The generic NYSE Tick Index and its cousins like Nasdaq Tick Index are functional market breadth data but they are no longer that reliable. Partly due to the much higher volume in trading activities comparing to the era for which the concept was invented, and partly due to the use of automation in market making and trading in general, these classic Tick indices have become more noisy over the years. More noise means more false signals which is not desirable.

S&P500 Tick1K Index has been working wonders for many years not only because it is statistically more sophisticated, it is also because it is not accessible by majority of traders. From what I see, mainstream financial institutions will continue to preach the same old thing while the internet will be flooded with misinformation on trading. I am quite sure S&P500 Tick1K Index will continue to perform in years to come.

Side Notes

S&P500 Tick1K Index will be part of the real-time custom market breadth charts that I plan to introduce this year for my premium members. It will be interesting to see if it is going to be well received.

Update: The Real-Time Emini Custom Breadth Chart is now available to premium members. Just visit the S&P Signals page and launch it under the Real-Time Tools tab

Part of Trading with Tick Index series


  • skippy January 27, 2016 at 1:27 pm

    How did you settle on 1024 ticks?

  • WeeklyOF January 30, 2016 at 11:28 pm

    would the real-time commentary chart & transcripts be updated to show the SP_Tick1k? Would be nice to review end of day chart

    • Lawrence January 31, 2016 at 12:16 pm

      It depends on where the real-time chart project will take us.

      The custom breadths included may change in this develop stage. Once we settle down to a stable set we can generate historical charts and upload them online.

  • Bondi9999 October 9, 2018 at 12:29 am

    Firstly, I can’t thank you enough for sharing your insights with us Lawrence.
    Secondly, it’s Oct 2018. I have NeoTicker. Could you please comment in regard to whether I should be concerned regarding the relative platform is age? What do I mean? As time goes I imagine (imagine due to not being any sort of expert) NeoTicker is aging technologically relative to, for example, the MS system on which I run it and other necessary technology such as data input servers. I am concerned that I will be the position of losing valuable NeoBreadth analysis tools. This is making me hesitate in building a system that employs these tools? (N.B. I have searched for another platform that allows for similar tools and as far as I can determine there still isn’t one). Thank in advance Bondi9999 (Australia)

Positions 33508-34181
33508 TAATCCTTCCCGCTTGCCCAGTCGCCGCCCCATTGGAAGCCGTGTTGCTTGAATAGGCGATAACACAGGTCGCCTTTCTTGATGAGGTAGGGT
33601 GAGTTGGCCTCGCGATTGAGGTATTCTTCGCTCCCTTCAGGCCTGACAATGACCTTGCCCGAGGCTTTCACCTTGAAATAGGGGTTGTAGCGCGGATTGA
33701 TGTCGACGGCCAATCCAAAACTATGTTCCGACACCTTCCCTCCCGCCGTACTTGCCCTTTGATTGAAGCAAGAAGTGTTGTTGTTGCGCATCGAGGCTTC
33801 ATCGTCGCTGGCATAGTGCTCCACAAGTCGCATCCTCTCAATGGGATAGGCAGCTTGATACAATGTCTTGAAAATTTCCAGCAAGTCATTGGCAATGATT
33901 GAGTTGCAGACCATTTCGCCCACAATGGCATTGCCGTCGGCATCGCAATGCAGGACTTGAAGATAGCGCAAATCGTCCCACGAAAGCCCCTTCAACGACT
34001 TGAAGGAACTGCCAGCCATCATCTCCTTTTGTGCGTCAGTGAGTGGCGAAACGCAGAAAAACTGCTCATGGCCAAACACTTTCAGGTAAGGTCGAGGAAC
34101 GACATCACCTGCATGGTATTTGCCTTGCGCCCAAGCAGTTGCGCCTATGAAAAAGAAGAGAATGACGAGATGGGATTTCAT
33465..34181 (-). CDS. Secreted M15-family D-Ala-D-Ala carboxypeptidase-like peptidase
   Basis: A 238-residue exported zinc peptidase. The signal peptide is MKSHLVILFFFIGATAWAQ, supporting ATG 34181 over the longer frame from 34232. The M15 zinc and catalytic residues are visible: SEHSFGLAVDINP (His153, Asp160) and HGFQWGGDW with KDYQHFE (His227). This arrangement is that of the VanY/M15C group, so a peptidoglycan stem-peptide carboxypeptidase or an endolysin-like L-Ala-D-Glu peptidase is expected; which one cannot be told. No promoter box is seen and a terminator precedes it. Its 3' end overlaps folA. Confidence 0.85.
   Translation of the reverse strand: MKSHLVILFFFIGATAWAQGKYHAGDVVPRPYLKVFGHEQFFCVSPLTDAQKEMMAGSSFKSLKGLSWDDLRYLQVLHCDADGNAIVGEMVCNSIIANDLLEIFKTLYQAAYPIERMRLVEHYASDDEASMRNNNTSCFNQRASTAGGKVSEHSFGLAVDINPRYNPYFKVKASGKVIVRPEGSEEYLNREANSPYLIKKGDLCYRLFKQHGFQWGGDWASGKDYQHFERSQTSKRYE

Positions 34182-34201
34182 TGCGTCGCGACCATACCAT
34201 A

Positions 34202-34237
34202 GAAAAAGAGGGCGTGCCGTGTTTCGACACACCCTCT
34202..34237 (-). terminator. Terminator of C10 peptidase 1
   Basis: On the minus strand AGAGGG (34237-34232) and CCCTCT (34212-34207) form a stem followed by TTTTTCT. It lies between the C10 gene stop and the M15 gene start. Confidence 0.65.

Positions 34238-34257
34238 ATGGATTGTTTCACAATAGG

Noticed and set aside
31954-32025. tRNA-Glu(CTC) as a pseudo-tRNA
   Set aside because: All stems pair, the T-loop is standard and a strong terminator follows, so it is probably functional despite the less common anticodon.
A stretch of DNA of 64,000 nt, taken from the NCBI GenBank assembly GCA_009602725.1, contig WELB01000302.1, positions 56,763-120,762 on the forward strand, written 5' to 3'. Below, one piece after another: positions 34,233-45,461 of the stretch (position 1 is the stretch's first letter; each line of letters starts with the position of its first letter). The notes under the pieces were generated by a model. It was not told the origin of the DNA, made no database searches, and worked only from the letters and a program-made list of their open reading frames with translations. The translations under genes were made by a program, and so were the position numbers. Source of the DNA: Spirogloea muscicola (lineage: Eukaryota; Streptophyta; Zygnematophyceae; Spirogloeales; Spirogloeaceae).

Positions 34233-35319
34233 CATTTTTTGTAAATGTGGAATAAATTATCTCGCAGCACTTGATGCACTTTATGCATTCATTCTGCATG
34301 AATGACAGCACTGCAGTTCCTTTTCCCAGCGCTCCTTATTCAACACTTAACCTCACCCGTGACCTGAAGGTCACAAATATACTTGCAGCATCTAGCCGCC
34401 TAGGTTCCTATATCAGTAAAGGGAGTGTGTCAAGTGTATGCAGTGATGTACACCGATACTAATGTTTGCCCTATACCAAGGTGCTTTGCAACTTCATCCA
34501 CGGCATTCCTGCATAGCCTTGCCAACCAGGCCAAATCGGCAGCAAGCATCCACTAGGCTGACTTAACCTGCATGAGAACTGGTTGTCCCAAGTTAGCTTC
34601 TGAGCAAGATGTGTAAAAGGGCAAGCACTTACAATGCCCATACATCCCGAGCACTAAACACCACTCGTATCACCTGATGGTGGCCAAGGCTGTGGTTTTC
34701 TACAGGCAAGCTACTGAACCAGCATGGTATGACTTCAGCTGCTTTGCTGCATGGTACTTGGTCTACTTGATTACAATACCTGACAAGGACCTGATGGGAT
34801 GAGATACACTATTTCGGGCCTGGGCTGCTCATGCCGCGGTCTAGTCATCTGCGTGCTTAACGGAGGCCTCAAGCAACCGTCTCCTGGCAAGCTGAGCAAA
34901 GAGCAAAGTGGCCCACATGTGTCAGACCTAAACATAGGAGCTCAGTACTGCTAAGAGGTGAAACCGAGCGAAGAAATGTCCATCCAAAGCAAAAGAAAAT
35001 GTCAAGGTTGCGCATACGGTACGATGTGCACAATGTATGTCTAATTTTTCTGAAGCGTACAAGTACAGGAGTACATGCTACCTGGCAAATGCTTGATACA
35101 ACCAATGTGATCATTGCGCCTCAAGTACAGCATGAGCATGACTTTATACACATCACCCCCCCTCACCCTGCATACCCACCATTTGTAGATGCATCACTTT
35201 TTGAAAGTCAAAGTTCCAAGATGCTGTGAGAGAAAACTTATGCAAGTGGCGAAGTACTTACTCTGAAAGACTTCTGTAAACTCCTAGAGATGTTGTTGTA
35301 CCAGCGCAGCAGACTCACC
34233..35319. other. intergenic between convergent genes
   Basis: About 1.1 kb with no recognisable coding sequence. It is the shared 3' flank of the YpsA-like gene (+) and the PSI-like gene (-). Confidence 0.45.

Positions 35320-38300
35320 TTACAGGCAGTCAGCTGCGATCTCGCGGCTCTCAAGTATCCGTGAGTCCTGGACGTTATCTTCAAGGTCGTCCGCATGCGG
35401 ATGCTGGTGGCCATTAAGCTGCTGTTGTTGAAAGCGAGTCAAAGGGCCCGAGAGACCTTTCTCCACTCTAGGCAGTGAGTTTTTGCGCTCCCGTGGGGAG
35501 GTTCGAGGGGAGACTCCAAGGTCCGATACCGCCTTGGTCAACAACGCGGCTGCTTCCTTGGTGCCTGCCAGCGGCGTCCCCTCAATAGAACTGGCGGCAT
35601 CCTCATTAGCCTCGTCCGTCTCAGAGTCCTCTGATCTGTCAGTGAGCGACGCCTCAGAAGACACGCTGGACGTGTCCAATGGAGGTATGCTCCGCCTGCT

• Lawrence October 28, 2018 at 10:39 am

      I cannot speak for the company itself but I do know that they are still supporting the retail version of NeoTicker.

      At this point, NeoTicker still works fine with eSignal and IQ Feed as far as I know.

      I’m using NeoTicker + eSignal everyday.

      Due to my hedge fund need, I am porting trading strategies mainly written for NeoTicker and connected to Exchange direct execution, into Tradestation and other platforms. The difficulty is there.

      What I see is that going forward there exists a space for NeoTicker’s computation core to be integrated with these front end platforms. Whether retail traders are willing to look into such toolset is a completely different story.

      The most interesting thing though is that none of these “trading platforms” have catch up with what NeoTicker can do since some 10+ years ago.

      I don’t see that in the near future (10 to 15 years) that we will go into 128-bit computing due to global economic slowdown and other technical factors. Hence it is likely the current NeoTicker will survive for a long time.

  • Bondi9999 November 1, 2018 at 5:07 am

    Thank you Lawrence

  • rkalin November 24, 2019 at 7:17 pm

    You state generic NYSE Tick Index is no longer that reliable, due to increasing noise in recent years. But is $TICK still useful/reliable as described in your other article about Early Detection of Trend Buy Day, despite increasing $TICK noise level?

    • Lawrence November 25, 2019 at 12:13 am

      It still works, just that you want to pay attention to its values relative to the advance percentage. Context matters.